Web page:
I am convinced that pastors and church leaders are in the precarious position of responding to three simultaneous crises — the pandemic, racial reckoning, and political violence. This unprecedented situation requires that pastors and church leaders stay connected with their people, lead from deeply held values, and name and grieve losses.
A year ago, many of us have had to be creative in our worship experiences. Last Spring, most of us went to “online only” worship services and meetings due to the pandemic. By the fall, many tried to “return to normal.” Churches decided to offer three options: online only, in-person worship, and “parking lot” services. But offering three modes of participation was and is exhausting for pastors. It seems to me that as pastors and church leaders, we are need some wisdom and what to do as we are burdened with society’s most wrenching challenges.
In the movie Men in Black, Agent K (Tommy Lee Jones) is explaining to Will Smith’s character why the government doesn’t simply admit the presence of aliens. Smith says, “Why don’t we just tell them? People are smart.” Jones responds, “The person is smart, but people are dumb, panicky, dangerous animals!” I love that quote. I laugh quietly every time I read it. I think that many in our churches and perhaps some of us have been swept up into group-think and mob-mentality. I truly believe that is happening right now. Regardless of our views of the seriousness or insignificance of this outbreak, the racial issues or the political violence, the collective panic is real among our churches, which could result in a devastating impact on the church. So what do we do?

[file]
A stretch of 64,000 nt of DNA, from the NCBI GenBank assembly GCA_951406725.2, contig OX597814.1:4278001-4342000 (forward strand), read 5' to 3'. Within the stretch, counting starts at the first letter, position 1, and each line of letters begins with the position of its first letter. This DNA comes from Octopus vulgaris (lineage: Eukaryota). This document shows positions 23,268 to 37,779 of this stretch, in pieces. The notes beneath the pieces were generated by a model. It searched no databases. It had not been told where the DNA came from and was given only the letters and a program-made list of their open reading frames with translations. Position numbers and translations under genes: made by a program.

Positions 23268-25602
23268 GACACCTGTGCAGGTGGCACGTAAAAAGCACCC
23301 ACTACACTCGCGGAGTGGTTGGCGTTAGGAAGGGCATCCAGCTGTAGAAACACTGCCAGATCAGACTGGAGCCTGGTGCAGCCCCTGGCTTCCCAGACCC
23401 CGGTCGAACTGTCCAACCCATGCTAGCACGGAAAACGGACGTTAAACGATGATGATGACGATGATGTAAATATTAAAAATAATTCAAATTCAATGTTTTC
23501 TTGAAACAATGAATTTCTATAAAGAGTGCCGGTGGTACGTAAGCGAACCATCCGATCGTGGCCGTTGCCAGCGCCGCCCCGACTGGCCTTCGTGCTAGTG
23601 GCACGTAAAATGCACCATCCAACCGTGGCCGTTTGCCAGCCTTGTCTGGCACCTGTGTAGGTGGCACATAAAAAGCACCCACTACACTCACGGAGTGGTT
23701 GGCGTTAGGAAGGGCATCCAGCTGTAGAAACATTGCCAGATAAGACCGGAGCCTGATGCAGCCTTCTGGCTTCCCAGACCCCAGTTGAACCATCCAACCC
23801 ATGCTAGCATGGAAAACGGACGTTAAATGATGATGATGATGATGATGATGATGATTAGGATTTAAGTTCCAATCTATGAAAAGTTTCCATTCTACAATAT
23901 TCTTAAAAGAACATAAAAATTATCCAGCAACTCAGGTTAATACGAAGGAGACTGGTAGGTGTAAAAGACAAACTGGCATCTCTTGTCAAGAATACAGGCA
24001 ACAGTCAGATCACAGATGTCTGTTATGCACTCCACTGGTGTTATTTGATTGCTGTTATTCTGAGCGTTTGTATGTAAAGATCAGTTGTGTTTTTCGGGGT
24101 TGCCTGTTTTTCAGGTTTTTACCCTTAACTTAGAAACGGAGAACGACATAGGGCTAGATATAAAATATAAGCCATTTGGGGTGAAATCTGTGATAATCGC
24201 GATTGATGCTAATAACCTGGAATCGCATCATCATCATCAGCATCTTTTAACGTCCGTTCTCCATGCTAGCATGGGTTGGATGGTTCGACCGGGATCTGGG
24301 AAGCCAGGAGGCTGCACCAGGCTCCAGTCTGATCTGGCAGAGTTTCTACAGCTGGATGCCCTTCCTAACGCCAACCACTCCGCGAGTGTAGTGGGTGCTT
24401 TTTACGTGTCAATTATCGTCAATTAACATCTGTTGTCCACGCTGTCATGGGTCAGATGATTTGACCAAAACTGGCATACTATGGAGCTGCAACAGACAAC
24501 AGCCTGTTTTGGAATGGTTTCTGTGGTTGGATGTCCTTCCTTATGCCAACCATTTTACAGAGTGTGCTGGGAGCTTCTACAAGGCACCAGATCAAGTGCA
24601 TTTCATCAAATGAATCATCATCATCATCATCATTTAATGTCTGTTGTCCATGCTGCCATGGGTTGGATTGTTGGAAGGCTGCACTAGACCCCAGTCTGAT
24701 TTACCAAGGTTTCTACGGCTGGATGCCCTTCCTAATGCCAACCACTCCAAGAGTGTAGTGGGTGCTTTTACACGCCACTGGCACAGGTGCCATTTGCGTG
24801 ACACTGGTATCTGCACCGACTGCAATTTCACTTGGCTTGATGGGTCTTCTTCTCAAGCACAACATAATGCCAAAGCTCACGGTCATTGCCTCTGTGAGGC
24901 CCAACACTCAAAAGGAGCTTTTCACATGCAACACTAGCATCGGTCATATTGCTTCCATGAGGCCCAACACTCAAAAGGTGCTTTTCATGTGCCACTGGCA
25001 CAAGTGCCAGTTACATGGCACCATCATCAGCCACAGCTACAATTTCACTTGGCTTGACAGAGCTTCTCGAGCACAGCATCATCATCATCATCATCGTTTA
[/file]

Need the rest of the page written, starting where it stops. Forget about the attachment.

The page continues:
Perhaps, we need to focus on Paul’s words in Colossians 3:15: Let the peace of Christ rule in your hearts, since as members of one body you were called to peace. What I hear Paul saying to us in this verse, is that as we lead our churches, we need as leaders to exhibit a non-anxious presence. What is a non-anxious presence? A "non-anxious" presence is a true state of inner calm. A non-anxious presence means that we are connected to our people, but detached from their swirling emotions.
When Jesus’ disciples encountered a lake storm that threatened their lives, they called out to him, frantically accusing him of not caring what happened to them. Jesus, who modeled his lack of anxiety by sleeping through much of the mayhem, spoke an authoritative word of “peace” to the elements and brought calm. And who can forget his words of assurance on another occasion in John 14: “Do not let your hearts be troubled…Peace I leave with you; my peace I give to you.”
I am convinced that we can learn to be a non-anxious presence by reflecting on the promises of Jesus and applying them to our lives. Consequently, this is how we become a blessing to others by our non-anxious presence. Sharing the truth that Jesus can calm the waters of a storm in our lives. His promises in the gospel and more will help all of us to experience his presence and be less anxious presence in the midst of what we are experiencing today and everyday.
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